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What do Scout and Jem learn about respect for the individual from Mr. Raymond  in To...

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shastacream | Student, Grade 9 | eNotes Newbie

Posted September 4, 2010 at 2:48 AM via web

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What do Scout and Jem learn about respect for the individual from Mr. Raymond  in To Kill a Mockingbird?

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ajmchugh | High School Teacher | (Level 1) Associate Educator

Posted September 4, 2010 at 5:34 AM (Answer #1)

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As you know, Dolphus Raymond is a character who is unfairly judged by many of Maycomb's citizen--so you're right to say that Scout and Jem learn not to judge others through their interaction with Mr. Raymond. 

In Chapter 20, the children leave the courtroom and Dill is feeling sick because of what he witnessed inside the court.  Mr. Raymond, who offers Dill some cola (which they later find out is all he usually drinks), the children ask him why he pretends to be a drunk.  He explains that he drinks to give people a reason.  (More specifically, Dolphus thinks that if he pretends to be drunk, the citizens of Maycomb will blame the fact that he interacts with blacks on the fact that he's drunk; he does this because he insists that no one would understand that he does what he does because that's what he wants to do.)

Further, Mr. Raymond tells the children that Atticus isn't a "run-of-the-mill man," and that they'll understand what he means soon enough.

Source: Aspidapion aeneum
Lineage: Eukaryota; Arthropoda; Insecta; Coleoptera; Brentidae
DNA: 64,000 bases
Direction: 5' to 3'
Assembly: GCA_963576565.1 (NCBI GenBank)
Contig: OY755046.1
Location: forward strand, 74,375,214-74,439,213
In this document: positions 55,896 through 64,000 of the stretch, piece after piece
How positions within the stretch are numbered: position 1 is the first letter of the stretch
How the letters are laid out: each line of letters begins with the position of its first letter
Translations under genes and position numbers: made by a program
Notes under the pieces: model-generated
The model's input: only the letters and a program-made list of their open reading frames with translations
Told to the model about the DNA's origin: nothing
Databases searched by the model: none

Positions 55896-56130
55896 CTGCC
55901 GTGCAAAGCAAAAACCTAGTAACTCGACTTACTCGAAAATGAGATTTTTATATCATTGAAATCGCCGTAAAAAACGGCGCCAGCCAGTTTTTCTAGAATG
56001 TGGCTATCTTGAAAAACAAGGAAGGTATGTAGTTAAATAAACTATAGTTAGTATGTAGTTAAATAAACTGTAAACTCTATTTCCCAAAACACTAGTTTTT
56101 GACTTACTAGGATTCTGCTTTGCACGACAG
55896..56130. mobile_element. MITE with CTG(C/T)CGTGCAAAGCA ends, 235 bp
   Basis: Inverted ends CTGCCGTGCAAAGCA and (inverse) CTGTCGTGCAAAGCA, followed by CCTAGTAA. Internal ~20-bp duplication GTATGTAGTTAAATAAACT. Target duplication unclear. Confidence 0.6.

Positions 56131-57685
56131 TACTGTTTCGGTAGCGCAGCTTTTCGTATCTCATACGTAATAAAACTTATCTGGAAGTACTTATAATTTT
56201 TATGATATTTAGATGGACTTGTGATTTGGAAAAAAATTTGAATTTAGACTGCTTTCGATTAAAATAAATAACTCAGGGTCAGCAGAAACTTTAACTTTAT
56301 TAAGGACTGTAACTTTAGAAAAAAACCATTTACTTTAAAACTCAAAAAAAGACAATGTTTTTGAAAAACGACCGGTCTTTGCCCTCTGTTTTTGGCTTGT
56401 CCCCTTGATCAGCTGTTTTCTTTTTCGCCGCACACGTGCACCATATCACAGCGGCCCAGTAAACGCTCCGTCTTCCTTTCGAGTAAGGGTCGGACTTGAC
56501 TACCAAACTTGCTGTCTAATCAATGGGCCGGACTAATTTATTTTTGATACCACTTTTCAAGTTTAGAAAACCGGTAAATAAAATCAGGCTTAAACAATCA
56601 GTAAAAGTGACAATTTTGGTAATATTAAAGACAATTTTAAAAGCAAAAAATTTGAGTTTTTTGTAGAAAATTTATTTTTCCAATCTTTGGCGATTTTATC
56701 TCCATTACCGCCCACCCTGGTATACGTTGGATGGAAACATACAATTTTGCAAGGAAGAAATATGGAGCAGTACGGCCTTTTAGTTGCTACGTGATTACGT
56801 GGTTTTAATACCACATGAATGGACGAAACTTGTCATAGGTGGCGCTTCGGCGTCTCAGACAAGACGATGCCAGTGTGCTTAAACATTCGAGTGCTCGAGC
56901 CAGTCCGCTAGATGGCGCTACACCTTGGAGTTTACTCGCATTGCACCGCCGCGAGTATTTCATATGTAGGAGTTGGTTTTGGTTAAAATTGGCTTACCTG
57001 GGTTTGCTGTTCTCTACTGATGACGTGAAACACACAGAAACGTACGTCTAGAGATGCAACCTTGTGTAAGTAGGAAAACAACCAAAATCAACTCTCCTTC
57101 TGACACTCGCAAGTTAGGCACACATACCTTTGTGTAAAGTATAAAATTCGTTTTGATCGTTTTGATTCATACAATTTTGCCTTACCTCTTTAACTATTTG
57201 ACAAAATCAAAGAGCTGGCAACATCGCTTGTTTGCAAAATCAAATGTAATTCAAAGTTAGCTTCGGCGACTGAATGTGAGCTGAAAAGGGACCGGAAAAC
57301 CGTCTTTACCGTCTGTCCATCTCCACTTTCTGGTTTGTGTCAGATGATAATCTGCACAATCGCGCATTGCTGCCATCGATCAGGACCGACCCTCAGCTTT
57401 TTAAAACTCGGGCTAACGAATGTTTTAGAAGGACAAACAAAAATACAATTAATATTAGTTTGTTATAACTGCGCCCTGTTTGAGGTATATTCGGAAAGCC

While there aren't any direct quotes in which Scout and Jem state that they've learned something from Mr. Raymond, readers understand that their interaction helps them to understand the very important lessons that their father is trying to teach them.  Instead, we can assume that they come to view Mr. Raymond as a fair, level-headed person who is able to see beyond the color of a person's skin. 

 

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bullgatortail | High School Teacher | (Level 1) Distinguished Educator

Posted September 4, 2010 at 9:16 AM (Answer #2)

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Jem was not with Scout and Dill when they took a break from the trial and came upon Dolphus Raymond resting comfortably under a tree. After he revealed several of his little secrets (that he sipped Coca-Cola and not whiskey, and that he weaved along the streets deliberately), he had an even more intimate conversation with the children concerning the life for some people in Maycomb. They discovered that his love and respect for the rights of Negroes far surpassed that of his fellow white men. Dolphus saw that Dill had been crying, and he explained that when he became older, he would not see things in such an innocent way, and that

"... he won't cry, not when he gets a few years on him."
    "Cry about what, Mr. Raymond?" Dill's maleness was beginning to assert itself.
    "Cry about the simple hell people give other people--without even thinking. Cry about the hell white people give colored folks, without even stopping to think that they're people, too."

Scout was intrigued greatly by Dolphus Raymond, and she had to force herself to return to the courtroom.

Between two fires, I could not decide which I wanted to jump into: Mr. Raymond or the 5th Judicial Circuit Court.

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